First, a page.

More about the Doctorate in Educational Administration
The K-12 doctoral degree is earned through successful completion of coursework, qualifying exams and a doctoral thesis. Depending on full or part-time status most students earn the degree in 4-6 years.
Each year's cohort enrolls a mix of full and part time students preparing for positions as school and district leaders, professors, researchers, policy analysts and consultants in the U.S. and in other home countries. Entering students are expected to possess knowledge equivalent to that represented in a masters degree in educational administration or a related field. Students from other fields may need to supplement minimum requirements to meet program standards.
Candidates for the Ph.D. degree must complete a minimum of 61 post-MA credits. Credits are distributed across four areas:
Core study credits:
In their first year, students must complete a sequence of core studies. Core studies review contemporary research and theory in school organizations (EAD 940) critical issues in school reform and improvement (EAD 951b) and leadership theory and practice (EAD 941). The core also includes a pro seminar (EAD 950) designed to orient students to doctoral research and scholarship and to build learning community among cohort members.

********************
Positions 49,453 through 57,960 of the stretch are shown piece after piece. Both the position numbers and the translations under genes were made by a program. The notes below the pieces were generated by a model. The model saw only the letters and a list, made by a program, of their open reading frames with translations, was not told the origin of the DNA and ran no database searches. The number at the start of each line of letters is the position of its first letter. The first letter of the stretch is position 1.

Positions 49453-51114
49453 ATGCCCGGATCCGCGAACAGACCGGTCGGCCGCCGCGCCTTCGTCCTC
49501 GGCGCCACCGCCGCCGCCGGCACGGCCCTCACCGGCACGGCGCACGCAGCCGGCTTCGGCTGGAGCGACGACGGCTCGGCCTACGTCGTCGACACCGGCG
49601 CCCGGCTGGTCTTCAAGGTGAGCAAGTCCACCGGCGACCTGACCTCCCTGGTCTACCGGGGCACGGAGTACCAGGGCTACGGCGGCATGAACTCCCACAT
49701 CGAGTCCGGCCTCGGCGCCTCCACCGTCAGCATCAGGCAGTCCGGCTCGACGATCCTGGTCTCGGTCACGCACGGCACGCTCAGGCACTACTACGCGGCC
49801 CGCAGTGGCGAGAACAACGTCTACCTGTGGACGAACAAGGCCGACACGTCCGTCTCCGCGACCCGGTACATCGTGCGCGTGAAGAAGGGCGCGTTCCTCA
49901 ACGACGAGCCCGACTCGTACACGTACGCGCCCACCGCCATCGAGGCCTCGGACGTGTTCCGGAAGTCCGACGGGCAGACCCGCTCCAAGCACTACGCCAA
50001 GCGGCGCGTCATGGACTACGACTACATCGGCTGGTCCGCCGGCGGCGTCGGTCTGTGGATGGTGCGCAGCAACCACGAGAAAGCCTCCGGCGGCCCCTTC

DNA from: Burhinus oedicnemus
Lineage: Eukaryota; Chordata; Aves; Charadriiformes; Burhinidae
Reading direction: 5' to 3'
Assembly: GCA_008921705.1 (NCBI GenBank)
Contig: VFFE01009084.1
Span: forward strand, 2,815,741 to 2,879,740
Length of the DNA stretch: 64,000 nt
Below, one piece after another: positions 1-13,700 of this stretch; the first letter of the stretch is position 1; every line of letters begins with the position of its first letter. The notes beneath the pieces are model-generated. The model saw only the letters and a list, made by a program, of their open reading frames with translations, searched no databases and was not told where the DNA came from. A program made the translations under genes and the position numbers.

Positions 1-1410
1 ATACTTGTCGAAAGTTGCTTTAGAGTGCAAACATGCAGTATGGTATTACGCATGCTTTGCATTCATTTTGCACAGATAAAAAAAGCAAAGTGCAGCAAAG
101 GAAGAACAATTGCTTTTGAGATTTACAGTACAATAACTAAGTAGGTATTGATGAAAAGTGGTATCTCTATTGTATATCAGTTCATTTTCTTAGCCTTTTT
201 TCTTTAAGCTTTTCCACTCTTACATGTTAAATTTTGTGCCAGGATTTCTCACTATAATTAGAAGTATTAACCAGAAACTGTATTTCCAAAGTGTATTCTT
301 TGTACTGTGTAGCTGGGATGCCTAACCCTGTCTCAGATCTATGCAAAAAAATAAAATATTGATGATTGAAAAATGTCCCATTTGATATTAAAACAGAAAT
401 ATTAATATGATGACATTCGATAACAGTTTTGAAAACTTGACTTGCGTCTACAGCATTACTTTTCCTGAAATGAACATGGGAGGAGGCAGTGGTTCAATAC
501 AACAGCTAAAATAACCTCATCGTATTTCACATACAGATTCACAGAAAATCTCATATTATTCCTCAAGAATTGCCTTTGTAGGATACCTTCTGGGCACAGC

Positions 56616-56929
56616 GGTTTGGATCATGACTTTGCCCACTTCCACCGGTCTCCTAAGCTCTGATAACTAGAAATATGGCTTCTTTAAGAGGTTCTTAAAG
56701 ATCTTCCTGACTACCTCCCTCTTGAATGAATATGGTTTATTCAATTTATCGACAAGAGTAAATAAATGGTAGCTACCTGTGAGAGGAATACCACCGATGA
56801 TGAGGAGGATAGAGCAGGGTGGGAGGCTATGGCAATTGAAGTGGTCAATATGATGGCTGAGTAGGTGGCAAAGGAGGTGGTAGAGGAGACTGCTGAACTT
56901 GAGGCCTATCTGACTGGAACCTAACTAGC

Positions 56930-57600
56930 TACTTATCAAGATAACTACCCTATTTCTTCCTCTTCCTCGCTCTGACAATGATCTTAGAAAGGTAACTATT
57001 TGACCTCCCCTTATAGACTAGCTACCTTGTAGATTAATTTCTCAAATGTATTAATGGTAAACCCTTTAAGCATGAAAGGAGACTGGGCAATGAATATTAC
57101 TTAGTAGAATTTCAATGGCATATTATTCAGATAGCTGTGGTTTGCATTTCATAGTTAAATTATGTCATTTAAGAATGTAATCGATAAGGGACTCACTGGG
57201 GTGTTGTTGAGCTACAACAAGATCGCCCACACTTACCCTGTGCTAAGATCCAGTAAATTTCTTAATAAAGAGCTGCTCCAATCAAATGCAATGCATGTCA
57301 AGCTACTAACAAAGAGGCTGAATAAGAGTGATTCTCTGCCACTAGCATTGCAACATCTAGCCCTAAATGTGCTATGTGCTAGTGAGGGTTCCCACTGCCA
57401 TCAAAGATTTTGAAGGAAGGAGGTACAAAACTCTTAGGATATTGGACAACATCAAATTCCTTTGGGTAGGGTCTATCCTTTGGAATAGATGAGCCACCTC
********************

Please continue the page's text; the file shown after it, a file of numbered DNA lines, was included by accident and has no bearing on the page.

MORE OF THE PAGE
*First year K-12 doctoral core course are taught Saturday mornings from late August to mid May (with semester and holiday breaks). Online learning is used some weeks.
Research and inquiry credits:
Students complete a minimum of 12 credits of research and inquiry coursework including introduction to educational inquiry (CEP 930), qualitative research methods (EAD 955 or TE 931), quantitative methods (CEP 932) and a research practicum (EAD 995). Students may need additional study to learn research methods specific to their area and mode of doctoral inquiry.
Selective studies credits:
Students work with their advisor and guidance committee to develop knowledge in a selected area of study through a plan that may involve coursework, independent study, research practicum and apprentice learning. A minimum of 15 credits of selective study is required.
Once students complete coursework and exams theymust earn 24 dissertation credits; 1-3 hours may be allocated to dissertation seminars periodically offered by faculty. Students draw from their courses and independent study to design their dissertation proposal. While conducting dissertation research, students meet regularly with their advisor, drafting and revising sections of the dissertation until a final version is ready for review and recommendation. Participation in writing support groups is encouraged and facilitated during this stage of the program.
Other Program Requirements:
At their end of their first year students complete a preliminary exam which tests their knowledge of the field as presented in core courses and the pro seminar.
The comprehensive exam involves a scholarly question designed to demonstrate student knowledge in their specific area. It is completed after 2-3 years in the program.
All students complete a research practicum (EAD 995). The research practicum supports students to develop their dissertation proposal.
Students present their dissertation proposal to their dissertation committee at an oral hearing.
A final oral examination in defense of the dissertation is conducted and evaluated by the dissertation committee.